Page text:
News reports and wastewater analysis studies tell us that rural and regional WA is a hotbed of methamphetamine use and abuse. Wastewater studies avoid the difficult ethical issue of consent but are only able to provide a broad-brush illustration.
Along with Steve Hartwig, an Emergency Medicine colleague of mine, we decided to examine methamphetamine use in our ED at Bunbury Regional Hospital to get a sense of not only how much methamphetamine use is occurring here in Bunbury but also who the meth users are.
Our Methamphetamine and Alcohol Prevalence pilot project was done over two weeks (May 2016) where all adult patients were offered a one page survey. We got a total of 499 surveys returned (41% of all adult patient presentations).
We didn’t really know what we were going to find, but our experience told us that meth use was as high as we had ever seen it in a variety of EDs. The sample we obtained gave us some very interesting additional information.
Forty-nine percent of adults had taken alcohol in the last 7 days, and 9.1% in the 6 hours before presenting to ED. These alcohol-using and alcohol-affected patients were not difficult for the ED to handle, and in fact, most of them (88%, 234/265) presented to ED for reasons unrelated to their alcohol use.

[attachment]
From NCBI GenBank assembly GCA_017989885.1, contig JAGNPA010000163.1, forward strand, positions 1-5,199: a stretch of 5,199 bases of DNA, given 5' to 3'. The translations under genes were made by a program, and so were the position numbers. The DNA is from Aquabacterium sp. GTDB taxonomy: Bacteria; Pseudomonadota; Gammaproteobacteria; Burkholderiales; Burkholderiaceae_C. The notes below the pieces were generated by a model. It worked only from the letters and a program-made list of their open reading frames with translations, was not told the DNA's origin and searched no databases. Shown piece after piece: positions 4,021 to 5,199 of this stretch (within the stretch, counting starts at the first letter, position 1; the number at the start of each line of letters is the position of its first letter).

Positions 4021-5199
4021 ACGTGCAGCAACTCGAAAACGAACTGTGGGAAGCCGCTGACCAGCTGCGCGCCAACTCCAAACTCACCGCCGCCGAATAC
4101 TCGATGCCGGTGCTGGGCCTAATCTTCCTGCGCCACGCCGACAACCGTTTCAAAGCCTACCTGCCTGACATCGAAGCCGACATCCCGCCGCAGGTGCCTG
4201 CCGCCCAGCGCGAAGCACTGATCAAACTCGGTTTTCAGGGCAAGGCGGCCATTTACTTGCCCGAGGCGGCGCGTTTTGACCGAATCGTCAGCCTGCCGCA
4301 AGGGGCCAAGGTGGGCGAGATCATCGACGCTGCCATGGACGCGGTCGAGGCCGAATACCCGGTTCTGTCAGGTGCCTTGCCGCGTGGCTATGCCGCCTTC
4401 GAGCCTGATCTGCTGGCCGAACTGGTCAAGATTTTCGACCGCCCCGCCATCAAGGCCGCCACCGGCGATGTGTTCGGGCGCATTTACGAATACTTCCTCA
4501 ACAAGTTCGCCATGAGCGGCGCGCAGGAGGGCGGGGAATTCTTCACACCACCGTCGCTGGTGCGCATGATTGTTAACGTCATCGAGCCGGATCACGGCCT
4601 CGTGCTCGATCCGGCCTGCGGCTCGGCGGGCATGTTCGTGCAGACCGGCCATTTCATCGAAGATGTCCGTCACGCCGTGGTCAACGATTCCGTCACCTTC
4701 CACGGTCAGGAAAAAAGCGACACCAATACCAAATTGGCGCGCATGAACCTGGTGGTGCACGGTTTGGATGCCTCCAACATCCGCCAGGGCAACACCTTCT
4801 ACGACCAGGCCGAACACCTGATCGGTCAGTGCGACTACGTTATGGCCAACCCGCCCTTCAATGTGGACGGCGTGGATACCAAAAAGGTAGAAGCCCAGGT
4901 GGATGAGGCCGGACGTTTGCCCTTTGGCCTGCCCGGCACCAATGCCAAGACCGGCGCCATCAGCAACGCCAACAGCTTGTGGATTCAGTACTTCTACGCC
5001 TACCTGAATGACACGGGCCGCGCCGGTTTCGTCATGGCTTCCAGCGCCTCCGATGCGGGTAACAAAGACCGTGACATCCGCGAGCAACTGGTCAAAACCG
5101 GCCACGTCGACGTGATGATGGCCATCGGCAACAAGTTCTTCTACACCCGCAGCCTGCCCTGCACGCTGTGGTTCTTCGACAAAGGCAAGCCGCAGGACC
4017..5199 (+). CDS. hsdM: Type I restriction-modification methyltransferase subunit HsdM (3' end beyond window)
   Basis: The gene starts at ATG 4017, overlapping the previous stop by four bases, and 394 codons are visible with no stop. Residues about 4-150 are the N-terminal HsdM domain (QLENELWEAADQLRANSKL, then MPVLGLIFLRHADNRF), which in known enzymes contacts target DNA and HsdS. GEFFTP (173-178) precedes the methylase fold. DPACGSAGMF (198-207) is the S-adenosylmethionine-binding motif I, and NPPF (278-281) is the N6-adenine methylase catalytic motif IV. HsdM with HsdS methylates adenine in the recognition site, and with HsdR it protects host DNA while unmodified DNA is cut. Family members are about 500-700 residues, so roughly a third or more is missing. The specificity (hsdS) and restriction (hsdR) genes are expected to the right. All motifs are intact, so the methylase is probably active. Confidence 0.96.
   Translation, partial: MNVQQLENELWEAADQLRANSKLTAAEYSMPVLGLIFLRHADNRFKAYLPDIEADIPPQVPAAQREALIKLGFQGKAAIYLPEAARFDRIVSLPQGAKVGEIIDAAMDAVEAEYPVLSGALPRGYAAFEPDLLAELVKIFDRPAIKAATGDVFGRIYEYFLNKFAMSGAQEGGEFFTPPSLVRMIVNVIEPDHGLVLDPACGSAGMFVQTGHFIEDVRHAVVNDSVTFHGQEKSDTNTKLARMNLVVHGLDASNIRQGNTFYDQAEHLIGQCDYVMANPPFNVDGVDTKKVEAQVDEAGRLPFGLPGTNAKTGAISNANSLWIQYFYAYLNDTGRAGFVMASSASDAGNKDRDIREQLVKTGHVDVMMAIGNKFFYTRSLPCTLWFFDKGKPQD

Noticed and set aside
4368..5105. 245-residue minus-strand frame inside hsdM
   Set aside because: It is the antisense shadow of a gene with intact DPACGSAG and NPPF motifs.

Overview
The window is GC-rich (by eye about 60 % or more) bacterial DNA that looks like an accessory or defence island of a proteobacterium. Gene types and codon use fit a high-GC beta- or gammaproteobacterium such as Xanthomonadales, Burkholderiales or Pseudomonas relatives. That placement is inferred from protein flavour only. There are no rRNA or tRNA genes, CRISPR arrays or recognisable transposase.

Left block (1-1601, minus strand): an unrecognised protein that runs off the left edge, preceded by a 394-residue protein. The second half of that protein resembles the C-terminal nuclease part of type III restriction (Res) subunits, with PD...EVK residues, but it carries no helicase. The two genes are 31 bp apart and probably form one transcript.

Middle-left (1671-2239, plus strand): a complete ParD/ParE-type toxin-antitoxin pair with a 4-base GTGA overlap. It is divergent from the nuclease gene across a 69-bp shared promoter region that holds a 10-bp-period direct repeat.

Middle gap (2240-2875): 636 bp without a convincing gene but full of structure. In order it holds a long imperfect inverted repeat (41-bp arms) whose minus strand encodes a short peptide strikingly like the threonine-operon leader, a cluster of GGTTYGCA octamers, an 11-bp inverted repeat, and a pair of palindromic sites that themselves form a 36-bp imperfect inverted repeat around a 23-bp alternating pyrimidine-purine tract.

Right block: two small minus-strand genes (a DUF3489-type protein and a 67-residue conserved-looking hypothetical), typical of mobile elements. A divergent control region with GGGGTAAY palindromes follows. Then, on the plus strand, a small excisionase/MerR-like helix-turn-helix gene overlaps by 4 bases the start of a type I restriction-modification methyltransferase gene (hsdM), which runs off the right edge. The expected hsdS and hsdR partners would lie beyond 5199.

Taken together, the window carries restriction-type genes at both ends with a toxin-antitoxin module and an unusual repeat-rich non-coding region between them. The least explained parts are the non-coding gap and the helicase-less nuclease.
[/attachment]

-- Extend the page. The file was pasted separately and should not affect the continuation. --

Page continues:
Just 4.8% of adults had taken methamphetamine in the last 7 days (the ‘meth users’), and 1.7% in the 6 hours before presenting to ED (the ‘meth-affected’).
Meth users were younger and they were more likely to be men so among the 18-24 year old men, a whopping 20% (7/35) were meth users (for reference, in the large National Drug Strategy Household Survey, only 2% of Australians reported using meth in the last year).
For meth users, often (73%, 18/26) their meth use was the main reason they presented to ED.
We found that meth users made up almost HALF of the psychiatric presentations (9 of 20) despite being only 5% of the ED presentations.
If meth users are only 10% as common as alcohol users, why does it feel like their care is such a problem? Well, despite small numbers, many meth users and meth-affected patients come to us agitated and violent, and use up a lot of ED resources. Often their presence triggers security attendance, and many staff members get involved to provide first physical and then chemical restraint.
Quantifying that resource use is one of several new priorities for us as we follow the information from this pilot and set up a larger and more robust study in our ED this coming summer.
ED: The MAP project was approved by the WA Country Health Service Research Ethics Committee and supported by the Lishman Health Fund.